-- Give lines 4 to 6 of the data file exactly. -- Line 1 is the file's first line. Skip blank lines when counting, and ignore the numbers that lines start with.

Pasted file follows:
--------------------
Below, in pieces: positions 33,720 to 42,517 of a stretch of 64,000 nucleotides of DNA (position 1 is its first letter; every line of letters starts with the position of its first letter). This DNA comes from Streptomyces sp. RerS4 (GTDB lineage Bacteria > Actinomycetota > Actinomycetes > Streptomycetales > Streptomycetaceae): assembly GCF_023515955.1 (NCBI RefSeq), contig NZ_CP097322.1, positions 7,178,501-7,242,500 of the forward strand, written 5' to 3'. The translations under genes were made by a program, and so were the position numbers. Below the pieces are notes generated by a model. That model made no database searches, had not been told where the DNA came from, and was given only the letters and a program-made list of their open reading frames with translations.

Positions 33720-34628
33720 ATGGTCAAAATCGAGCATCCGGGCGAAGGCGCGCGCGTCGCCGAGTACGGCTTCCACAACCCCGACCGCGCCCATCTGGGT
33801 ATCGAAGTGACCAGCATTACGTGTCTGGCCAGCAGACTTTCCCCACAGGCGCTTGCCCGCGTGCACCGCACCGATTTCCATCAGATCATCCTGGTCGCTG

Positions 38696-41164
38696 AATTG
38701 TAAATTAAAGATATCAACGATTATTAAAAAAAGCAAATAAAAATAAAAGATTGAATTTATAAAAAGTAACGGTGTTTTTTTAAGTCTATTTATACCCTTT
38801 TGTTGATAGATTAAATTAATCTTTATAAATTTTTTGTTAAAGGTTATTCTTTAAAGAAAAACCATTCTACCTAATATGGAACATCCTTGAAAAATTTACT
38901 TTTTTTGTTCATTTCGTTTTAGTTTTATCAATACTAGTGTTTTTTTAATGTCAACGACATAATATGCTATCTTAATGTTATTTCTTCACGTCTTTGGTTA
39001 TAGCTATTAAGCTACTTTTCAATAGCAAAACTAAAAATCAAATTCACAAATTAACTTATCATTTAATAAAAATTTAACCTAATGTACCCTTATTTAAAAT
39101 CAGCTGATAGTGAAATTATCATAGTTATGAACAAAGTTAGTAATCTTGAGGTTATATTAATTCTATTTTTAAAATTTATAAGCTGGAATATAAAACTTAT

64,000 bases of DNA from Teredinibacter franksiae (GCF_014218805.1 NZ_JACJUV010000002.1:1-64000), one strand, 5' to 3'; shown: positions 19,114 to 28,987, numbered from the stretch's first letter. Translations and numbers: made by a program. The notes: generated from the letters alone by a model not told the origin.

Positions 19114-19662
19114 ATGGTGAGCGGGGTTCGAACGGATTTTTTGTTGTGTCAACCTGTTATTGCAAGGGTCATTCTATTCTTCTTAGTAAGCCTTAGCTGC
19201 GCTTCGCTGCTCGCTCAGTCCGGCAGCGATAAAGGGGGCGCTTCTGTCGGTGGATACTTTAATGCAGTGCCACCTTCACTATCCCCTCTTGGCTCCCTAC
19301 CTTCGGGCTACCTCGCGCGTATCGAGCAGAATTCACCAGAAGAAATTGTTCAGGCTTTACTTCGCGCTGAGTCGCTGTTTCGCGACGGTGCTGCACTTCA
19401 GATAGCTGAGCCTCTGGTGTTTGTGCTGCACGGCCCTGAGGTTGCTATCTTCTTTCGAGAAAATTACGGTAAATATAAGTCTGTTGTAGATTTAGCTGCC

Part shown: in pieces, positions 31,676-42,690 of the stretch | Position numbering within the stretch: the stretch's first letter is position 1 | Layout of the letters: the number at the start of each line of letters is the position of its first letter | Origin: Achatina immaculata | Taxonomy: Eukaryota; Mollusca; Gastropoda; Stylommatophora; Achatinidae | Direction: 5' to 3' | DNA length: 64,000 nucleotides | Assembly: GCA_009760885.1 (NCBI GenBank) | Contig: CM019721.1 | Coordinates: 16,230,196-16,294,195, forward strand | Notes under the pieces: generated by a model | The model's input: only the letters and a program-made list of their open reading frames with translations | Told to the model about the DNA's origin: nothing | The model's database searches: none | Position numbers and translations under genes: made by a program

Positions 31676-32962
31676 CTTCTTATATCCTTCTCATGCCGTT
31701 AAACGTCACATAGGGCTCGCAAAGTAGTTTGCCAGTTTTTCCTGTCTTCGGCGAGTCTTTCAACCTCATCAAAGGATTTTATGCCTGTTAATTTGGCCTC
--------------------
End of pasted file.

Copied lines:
33801 ATCGAAGTGACCAGCATTACGTGTCTGGCCAGCAGACTTTCCCCACAGGCGCTTGCCCGCGTGCACCGCACCGATTTCCATCAGATCATCCTGGTCGCTG

Positions 38696-41164
38696 AATTG